My Story: Isha Mahashivratri Manages To Preserve Sanctity Of This Occasion While Allowing The Human Possibility To Flower

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My Story: 'Isha Mahashivratri Manages To Preserve Sanctity Of This Occasion While Allowing The Human Possibility To Flower'

Dagmar Eckert is associated with Isha Foundation and has undergone a spiritual journey after experiencing Mahashivrati celebrations organised at Isha. Dagmar realised the divinity of Lord Shiva, as the Adiyogi (the first yogi) and the related festivities.

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Mahashivratri is the Great Night of Shiva - The Destroyer, The Dancer, The Transformer. For Indians, it's undoubtedly a new moon night filled with dancing, chanting, meditations, music, and rituals. The festival is important for many reasons, and as the word spreads beyond, many become intrigued and inevitably drawn to it. There are many mysterious aspects to the story of Shiva, and that left me with no choice but to wonder: What is this festival all about?

Some legends consider this night to be when Shiva performed his famous cosmic dance, and some people celebrate it as the wedding anniversary of Lord Shiva and Goddess Parvati. For the yogic culture, it is Shiva as a yogi that became entirely still and one with all on this night. There isn't just one way to look at Mahashivratri!

A Night for All

The night represents an excellent opportunity for people from various backgrounds to come together and explore India's richness. As I probed further, I realised that whatever Mahashivratri means for you, whatever meaning you choose, there is no doubt that Shiva is one of the most prominent figures in yogic culture truly deserves a great night of his own.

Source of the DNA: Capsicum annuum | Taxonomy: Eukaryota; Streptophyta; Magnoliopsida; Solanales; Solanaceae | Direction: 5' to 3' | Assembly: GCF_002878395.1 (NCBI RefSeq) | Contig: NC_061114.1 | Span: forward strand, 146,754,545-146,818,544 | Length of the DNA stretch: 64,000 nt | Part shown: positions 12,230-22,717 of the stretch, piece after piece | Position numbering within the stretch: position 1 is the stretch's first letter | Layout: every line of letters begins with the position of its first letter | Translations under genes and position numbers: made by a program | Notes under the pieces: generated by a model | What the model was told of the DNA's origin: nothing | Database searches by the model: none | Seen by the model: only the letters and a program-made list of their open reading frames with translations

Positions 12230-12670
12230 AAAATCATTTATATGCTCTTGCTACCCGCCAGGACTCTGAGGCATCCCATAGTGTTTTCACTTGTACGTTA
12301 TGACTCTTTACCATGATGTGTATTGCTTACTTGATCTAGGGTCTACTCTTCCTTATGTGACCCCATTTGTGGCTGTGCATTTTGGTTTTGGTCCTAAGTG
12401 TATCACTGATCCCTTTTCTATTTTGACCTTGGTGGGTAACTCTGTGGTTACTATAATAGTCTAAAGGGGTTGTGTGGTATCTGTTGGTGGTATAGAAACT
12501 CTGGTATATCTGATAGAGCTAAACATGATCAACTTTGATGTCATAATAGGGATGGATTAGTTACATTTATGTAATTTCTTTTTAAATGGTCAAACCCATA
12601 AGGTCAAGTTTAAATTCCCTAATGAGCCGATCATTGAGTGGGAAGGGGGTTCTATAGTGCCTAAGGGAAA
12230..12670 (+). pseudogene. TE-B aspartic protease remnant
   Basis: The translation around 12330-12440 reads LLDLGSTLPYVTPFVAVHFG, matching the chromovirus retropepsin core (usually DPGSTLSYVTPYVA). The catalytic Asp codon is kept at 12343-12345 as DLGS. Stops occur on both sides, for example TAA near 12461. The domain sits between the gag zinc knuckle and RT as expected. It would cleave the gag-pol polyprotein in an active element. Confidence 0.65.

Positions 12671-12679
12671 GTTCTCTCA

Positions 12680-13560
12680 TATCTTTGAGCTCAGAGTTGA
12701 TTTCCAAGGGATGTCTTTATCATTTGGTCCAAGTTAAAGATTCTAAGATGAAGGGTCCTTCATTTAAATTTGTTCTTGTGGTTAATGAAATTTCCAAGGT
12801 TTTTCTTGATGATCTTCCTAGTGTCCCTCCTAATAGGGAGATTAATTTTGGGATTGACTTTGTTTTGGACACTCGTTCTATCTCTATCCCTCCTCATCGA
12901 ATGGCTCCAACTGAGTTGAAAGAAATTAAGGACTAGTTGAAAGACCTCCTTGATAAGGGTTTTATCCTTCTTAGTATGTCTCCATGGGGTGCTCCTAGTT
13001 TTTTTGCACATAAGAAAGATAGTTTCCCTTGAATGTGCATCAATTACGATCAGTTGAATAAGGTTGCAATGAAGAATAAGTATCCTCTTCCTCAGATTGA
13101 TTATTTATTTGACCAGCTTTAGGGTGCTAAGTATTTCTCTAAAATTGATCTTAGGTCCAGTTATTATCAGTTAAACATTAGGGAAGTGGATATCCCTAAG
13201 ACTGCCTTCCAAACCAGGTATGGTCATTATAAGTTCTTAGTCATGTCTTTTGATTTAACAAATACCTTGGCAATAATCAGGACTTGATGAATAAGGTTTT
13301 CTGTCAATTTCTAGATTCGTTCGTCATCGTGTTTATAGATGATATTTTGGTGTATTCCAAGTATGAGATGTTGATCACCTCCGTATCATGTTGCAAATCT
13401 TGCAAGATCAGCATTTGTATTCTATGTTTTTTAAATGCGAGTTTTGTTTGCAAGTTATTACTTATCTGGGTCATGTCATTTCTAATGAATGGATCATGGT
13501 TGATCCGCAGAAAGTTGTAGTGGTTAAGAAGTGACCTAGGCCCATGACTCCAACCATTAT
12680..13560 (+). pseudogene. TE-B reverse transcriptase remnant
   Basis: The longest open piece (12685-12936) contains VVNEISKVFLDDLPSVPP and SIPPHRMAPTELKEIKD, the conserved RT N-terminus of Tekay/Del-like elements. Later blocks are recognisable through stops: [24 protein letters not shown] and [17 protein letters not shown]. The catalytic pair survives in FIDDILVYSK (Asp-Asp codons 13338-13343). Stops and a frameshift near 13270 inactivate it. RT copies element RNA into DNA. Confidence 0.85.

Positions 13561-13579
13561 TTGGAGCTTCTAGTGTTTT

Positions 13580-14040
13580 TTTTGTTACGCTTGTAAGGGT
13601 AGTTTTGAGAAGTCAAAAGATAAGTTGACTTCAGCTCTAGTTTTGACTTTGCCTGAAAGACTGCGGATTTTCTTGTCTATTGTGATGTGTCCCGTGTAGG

My experience of Mahashivratri is moulded with the celebrations organised at Isha, and to my amazement, I was not the only one.

A Chance Encounter

If one is looking for grand Mahashivratri celebrations, paying a visit to the Velliangiri Foothills in Southern India is necessary. In 2018, Patricia from Bolivia travelled through Southern India around Mahashivratri. A local yoga teacher insisted she travels to the Isha Yoga Centre to join Mahashivratri celebrations.

As a South American, she was not aware of the magnitude of the festivities and was initially reluctant, "I didn't know anything about Mahashivratri, Isha, or anything at that time. All he (the yoga teacher) said to me was: You have to be awake the whole night, and I was a bit worried about that."

However, her initial concerns dropped immediately after seeing thousands of people soaked in the culture and the energy of the night. "The whole night was just so impressive and auspicious," she says, being in awe of the atmosphere.

The celebration here though unique in itself is something of a reflection of the vitality witnessed all around the country. You would hardly find a place in India with no music, dance, or rituals being performed during this time.